The cultural rights of ethnic minority groups are protected. The state formulated and implemented the 12th Five-year Plan for Development of Undertakings Related to Ethnic Minority Groups. China's 55 ethnic minority groups have 515 of their representative cultural items included in the national intangible cultural heritage list, and have 524 individuals ranked as successors of their intangible cultural heritages. Five experimental zones on the protection of ethnic minority cultural ecology have been established, and 18 ethnic minority cultural items have been included in the Masterpieces of the Oral and Intangible Heritage of Humanity and the List of Intangible Cultural Heritage in Need of Urgent Safeguarding of the UNESCO. By May 2012 there were 73 radio broadcasting stations in ethnic autonomous areas, airing 441 programs including 105 programs broadcast in local ethnic languages; and there were 90 television stations broadcasting 489 programs, including 100 in local ethnic languages. By the end of 2011 books were published in 23 ethnic minority languages nationwide. There were also 84 newspapers and 223 periodicals published in ethnic languages. A total of 50,834 cultural institutes of various types were operating in ethnic autonomous areas, including 653 libraries, 784 cultural centers, 8,153 cultural stations and 385 museums. The state holds national art shows and national sports events of the ethnic minority groups. Since 2009 China's central finance has invested a total of 510 million yuan in implementing the program for protecting and developing ethnic minority villages with unique characteristics, and pilot runs of the program have been initiated in 600 villages in 28 provinces, autonomous regions and municipalities directly under the central government. The state pays special attention to the protection of ethnic minority languages. China National Radio and local radio stations broadcast in 21 ethnic languages on a daily basis. Bilingual teaching is done in the classroom in more than 10,000 schools around the country, using 29 languages of 21 ethnic groups together with mandarin, offering bilingual instruction to over six million students. In 2011, 3,665 titles of ethnic language textbooks were published, with a total print-run of over 47,030,000 copies.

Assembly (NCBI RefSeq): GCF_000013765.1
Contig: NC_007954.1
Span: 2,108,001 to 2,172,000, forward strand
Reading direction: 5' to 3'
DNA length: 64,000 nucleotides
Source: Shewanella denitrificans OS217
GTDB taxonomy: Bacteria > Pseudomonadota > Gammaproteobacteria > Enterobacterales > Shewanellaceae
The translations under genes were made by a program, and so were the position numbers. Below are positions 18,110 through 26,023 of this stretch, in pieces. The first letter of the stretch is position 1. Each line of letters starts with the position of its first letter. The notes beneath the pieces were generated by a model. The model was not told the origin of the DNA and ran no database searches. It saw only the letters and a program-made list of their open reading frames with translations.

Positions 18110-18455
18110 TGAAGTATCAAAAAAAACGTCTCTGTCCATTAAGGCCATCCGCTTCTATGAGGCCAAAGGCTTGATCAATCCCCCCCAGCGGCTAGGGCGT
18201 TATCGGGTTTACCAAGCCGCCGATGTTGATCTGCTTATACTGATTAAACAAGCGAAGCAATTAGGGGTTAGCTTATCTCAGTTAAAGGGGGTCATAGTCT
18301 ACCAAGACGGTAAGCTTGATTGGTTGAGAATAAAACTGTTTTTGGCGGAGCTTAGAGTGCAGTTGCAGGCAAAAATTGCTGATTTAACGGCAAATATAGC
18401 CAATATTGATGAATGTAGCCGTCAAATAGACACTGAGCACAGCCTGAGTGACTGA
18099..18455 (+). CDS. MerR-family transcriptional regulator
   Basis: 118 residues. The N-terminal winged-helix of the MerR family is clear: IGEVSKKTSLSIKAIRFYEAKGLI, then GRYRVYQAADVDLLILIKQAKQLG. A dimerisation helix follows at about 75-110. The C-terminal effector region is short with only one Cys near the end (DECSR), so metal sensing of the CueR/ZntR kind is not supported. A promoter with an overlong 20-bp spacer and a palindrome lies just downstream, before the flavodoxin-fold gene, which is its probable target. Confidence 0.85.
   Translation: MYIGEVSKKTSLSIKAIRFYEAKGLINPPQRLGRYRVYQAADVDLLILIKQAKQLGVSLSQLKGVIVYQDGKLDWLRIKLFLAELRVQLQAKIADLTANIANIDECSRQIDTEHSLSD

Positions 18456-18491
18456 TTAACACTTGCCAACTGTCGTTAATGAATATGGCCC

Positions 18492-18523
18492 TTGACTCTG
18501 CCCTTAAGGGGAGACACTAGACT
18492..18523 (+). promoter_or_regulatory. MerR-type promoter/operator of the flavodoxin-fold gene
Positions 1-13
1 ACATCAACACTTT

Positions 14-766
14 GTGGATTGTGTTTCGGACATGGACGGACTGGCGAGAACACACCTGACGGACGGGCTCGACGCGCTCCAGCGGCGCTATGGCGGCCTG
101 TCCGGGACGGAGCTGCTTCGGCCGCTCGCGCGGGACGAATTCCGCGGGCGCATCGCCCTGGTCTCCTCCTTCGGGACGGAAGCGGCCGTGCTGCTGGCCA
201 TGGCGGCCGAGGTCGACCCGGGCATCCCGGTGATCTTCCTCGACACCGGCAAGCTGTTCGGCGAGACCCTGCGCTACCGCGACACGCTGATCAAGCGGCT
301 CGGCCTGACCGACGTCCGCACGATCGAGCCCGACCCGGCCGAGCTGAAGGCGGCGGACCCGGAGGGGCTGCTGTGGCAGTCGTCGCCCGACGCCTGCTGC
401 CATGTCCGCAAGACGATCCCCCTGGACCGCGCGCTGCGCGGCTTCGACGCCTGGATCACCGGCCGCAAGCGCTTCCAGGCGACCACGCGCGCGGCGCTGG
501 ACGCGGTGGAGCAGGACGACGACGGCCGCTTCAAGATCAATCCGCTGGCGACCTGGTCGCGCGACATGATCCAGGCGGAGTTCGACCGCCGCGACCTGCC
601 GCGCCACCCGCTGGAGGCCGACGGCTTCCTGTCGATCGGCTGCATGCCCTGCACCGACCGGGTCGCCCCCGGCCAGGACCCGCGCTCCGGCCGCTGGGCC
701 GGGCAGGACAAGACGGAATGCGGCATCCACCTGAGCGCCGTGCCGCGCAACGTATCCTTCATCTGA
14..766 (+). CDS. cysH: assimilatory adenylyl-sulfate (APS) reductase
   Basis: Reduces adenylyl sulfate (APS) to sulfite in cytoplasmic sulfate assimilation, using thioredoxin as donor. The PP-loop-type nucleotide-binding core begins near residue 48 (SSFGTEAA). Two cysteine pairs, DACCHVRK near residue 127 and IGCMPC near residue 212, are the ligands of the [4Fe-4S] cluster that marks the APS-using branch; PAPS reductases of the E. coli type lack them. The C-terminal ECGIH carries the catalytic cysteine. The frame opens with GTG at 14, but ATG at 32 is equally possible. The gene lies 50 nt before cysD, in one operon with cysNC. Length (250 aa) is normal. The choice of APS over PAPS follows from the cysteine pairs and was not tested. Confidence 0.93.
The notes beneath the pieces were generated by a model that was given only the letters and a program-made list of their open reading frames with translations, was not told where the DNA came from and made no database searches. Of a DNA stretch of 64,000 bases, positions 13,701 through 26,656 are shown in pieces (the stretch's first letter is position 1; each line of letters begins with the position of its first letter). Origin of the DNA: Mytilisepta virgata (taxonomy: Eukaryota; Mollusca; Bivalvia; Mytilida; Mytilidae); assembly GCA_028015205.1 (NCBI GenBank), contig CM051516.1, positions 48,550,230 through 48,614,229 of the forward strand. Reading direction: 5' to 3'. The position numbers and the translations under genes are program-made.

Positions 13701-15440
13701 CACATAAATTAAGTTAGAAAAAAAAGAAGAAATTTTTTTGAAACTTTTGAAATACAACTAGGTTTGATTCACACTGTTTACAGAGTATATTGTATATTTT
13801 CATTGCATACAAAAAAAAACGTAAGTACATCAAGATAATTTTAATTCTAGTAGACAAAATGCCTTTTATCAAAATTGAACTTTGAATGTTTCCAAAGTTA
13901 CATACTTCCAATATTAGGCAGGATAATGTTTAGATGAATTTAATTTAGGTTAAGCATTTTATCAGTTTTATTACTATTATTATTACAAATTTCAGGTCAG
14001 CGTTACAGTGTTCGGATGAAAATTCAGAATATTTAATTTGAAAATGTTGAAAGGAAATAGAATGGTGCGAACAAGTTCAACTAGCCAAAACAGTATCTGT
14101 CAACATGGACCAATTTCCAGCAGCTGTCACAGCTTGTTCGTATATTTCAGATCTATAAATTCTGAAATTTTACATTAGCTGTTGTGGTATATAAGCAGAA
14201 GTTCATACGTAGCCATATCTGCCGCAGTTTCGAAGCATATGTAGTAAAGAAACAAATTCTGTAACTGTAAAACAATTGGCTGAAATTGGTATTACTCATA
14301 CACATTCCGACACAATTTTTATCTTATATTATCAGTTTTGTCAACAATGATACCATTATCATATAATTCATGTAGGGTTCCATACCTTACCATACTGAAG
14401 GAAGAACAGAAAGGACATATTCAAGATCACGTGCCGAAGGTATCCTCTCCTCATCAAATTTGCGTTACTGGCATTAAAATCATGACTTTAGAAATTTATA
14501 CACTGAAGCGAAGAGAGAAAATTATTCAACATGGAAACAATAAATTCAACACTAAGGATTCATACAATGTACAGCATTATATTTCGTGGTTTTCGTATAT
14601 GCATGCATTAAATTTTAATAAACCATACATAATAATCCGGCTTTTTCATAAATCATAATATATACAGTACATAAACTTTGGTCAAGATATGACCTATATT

Important progress has been witnessed in the protection and inheritance of cultural heritages. In 2011 the NPC Standing Committee enacted the Intangible Cultural Heritage Law, which provides a legal basis for the inheritance and promotion of China's fine traditional culture by legalizing the protection, preservation, inheritance and transmission of the country's intangible cultural heritages. In 2011 the state completed the third national survey of cultural relics, and verified and registered about 770,000 immovable cultural relics. The State Council announced 2,352 key national cultural relic protection units in six batches, including 119 historical cities and 350 towns and villages of historical and cultural value. It also announced 1,219 items of the state-class intangible cultural heritage list in three batches. The Ministry of Culture named 1,986 representative inheritors of national cultural heritages in four batches, and set up 15 national experimental zones for the protection of cultural ecology. By the end of 2012 China had altogether 41 world heritage sites, ranking third in the world. Twenty-nine of the country's intangible cultural heritages were included in the UNESCO's Masterpieces of the Oral and Intangible Heritage of Humanity, seven were included in the List of Intangible Cultural Heritage in Need of Urgent Safeguarding, and one was included in the Register of Best Safeguarding Practices.